Ashcroft Decision on Opioids Is Blow to End-of-Life Care

January 1, 2002

ST. LOUIS, Missouri-United States Attorney General John Ashcroft "is putting a spoke in the wheel" of end-of-life care, said Karen Stanley, RN, MSN, AOCN, FAAN. In a decision designed to prevent the implementation of Oregon’s Death

ST. LOUIS, Missouri—United States Attorney General John Ashcroft "is putting a spoke in the wheel" of end-of-life care, said Karen Stanley, RN, MSN, AOCN, FAAN. In a decision designed to prevent the implementation of Oregon’s Death With Dignity Act (allowing assisted suicide), Mr. Ashcroft overturned a previous ruling stating that prescribing opioid pain relievers in accordance with Oregon’s Act would not violate the federal Controlled Substances Act.

Interferes With Palliative Care

The new decision, Ms. Stanley said, allows the US Drug Enforcement Agency to question the intent of any physician who prescribes pain medication to a patient who dies shortly thereafter. This "absolutely interferes with palliative care," she said.

Ms. Stanley, a consultant on cancer care, pain management, and end-of-life issues, coordinated the Institute on End-of-Life Care at the Oncology Nursing Society’s Second Annual Institutes of Learning.

During an interview at the meeting, she said that Mr. Ashcroft’s decision "is one of the most important issues in end-of-life care. It is setting us up for less-than-adequate pain management. I hope something can be done."

If the order stands, she said, "I believe pain management across the board will suffer mightily. It will reinforce those physicians already averse to using opioids and make those using them more wary. This will be an excuse to prescribe less-than-effective analgesia."

[Editor's Note: A federal judge has blocked the attorney general’s order until a hearing scheduled for March 2002.]

Marginal Improvement

Even without the ruling, Ms. Stanley indicated, it is not as if the end-of-life care wheel was going anywhere very rapidly. Despite all the media attention and investment in time and resources that end-of-life care has received in the last 4 to 5 years, there has been marginal improvement in practice, she said.

People who are dying are not picking hospices over hospitals in any greater numbers, the increase in the number of people with advanced health care directives "is barely a blip," Ms. Stanley said, and doctors and nurses are still leaving educational institutions ill-prepared to attend to end-of-life issues.

Studies are needed to determine strategies for supporting, preparing, and educating patients and families about end-of-life-care decisions and how to manage symptoms. This will require wide dissemination to both the public and health care professionals.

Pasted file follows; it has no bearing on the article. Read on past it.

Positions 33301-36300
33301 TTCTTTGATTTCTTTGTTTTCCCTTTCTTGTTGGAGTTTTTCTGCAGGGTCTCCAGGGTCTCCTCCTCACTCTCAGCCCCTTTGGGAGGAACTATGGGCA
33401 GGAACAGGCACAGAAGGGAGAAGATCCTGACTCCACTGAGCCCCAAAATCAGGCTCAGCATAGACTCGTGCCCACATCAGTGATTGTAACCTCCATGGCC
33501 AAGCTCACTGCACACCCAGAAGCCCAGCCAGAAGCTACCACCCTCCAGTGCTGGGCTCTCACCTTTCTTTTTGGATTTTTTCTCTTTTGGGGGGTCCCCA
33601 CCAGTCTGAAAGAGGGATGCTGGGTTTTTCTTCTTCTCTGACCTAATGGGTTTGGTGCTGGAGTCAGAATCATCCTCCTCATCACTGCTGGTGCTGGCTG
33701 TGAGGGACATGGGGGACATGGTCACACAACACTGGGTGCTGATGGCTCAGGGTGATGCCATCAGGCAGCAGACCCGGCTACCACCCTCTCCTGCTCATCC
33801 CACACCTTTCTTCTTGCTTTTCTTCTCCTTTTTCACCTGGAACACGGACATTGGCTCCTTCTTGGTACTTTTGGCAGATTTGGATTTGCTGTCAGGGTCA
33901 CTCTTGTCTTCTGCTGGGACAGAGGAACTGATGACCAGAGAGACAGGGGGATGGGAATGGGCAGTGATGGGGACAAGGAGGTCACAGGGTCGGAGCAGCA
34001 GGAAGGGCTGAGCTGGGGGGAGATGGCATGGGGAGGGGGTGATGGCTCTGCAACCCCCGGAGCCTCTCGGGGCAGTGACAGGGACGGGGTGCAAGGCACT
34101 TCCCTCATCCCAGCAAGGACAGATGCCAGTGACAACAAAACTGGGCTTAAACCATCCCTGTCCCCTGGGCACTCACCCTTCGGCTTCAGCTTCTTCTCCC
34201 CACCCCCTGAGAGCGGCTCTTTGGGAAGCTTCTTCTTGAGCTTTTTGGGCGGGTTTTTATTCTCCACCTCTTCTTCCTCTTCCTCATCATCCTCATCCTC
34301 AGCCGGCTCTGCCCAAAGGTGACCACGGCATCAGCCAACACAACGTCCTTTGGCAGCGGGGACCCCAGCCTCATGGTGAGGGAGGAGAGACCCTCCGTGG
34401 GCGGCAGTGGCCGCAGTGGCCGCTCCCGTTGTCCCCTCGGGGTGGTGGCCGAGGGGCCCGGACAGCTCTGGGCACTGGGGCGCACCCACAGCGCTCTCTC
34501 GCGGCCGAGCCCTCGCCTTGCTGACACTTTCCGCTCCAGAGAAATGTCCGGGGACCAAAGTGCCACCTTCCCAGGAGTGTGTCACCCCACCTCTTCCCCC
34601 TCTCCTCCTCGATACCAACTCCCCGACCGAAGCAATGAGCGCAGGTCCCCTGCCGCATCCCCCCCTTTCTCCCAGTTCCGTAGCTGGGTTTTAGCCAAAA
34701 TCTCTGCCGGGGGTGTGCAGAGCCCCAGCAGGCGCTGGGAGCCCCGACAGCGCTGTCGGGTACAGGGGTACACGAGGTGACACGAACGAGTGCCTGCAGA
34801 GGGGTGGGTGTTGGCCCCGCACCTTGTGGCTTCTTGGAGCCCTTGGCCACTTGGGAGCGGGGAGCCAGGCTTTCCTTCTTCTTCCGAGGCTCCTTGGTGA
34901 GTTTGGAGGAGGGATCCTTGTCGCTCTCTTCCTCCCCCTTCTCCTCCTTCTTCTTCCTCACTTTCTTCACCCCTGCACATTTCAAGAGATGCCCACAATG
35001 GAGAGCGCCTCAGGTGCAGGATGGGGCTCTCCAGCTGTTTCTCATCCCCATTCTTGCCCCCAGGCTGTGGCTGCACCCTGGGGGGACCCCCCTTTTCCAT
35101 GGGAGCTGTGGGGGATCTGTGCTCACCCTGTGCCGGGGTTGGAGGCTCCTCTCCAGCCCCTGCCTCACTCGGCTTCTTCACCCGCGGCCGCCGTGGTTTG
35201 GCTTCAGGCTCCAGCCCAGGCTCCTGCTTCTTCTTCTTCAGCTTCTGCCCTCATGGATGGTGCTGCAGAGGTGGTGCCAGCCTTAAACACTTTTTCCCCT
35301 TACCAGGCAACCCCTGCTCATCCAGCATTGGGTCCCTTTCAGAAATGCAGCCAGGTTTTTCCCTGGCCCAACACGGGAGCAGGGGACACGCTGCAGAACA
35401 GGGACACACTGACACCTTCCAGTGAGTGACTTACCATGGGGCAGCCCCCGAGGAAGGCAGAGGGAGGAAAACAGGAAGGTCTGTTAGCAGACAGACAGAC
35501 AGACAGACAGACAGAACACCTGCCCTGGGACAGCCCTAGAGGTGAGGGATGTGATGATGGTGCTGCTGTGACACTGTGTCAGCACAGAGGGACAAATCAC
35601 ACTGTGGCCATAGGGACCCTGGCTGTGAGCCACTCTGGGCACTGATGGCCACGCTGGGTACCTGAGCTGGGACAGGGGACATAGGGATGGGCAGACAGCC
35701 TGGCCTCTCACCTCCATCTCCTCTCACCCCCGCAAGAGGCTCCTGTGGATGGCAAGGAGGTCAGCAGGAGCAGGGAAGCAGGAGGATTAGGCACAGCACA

Ms. Stanley said there will be little change in end-of-life care until consumers—patients and their families—change their view of dying, and that won’t happen, she believes, until baby boomers begin to reach the end of their lives.

"We have believed that medicine could delay death. That is why people die in hospitals receiving care they do not need and might not want, care that doesn’t prolong life but only prolongs suffering." Dying, she added, "is not a medical event at all. It is more about relationships, about taking care of business."

Ms. Stanley said she is starting to see that shift in consumer thinking in community coalitions, such as the one she formed 2 years ago in Claremont, California, that are springing up to address end-of-life issues.

"We’re discovering that as one approaches one’s 50s, the issue starts to be noticed. In fact, baby boomers are saying ‘how will it be’ and ‘let’s be sure it is as I want it.’ And when consumers want something, ultimately they will get it. It just takes a while."

Values Histories

The coalitions have also discovered that advanced health care directives are less useful than was originally thought, because they often do not address the needs of particular real life situations. Groups such as Ms. Stanley’s Claremont Coalition Concerned With End-of-Life Issues are turning instead to values histories.

Completing a values history requires that the person do a self-inventory to define his or her core values. "Values are strongly held beliefs," Ms. Stanley said, "including, for example, how one defines quality of life for oneself. If a person says ability to communicate is important, then the doctor knows he or she wouldn’t want certain things."

A values history, she said, deals with the person, not the pathology. "In Claremont," she said, "we’re doing classes on it and sending the patient’s values history along with the medical record. Health care professionals say that if they know the values history of a person, they can make much better decisions."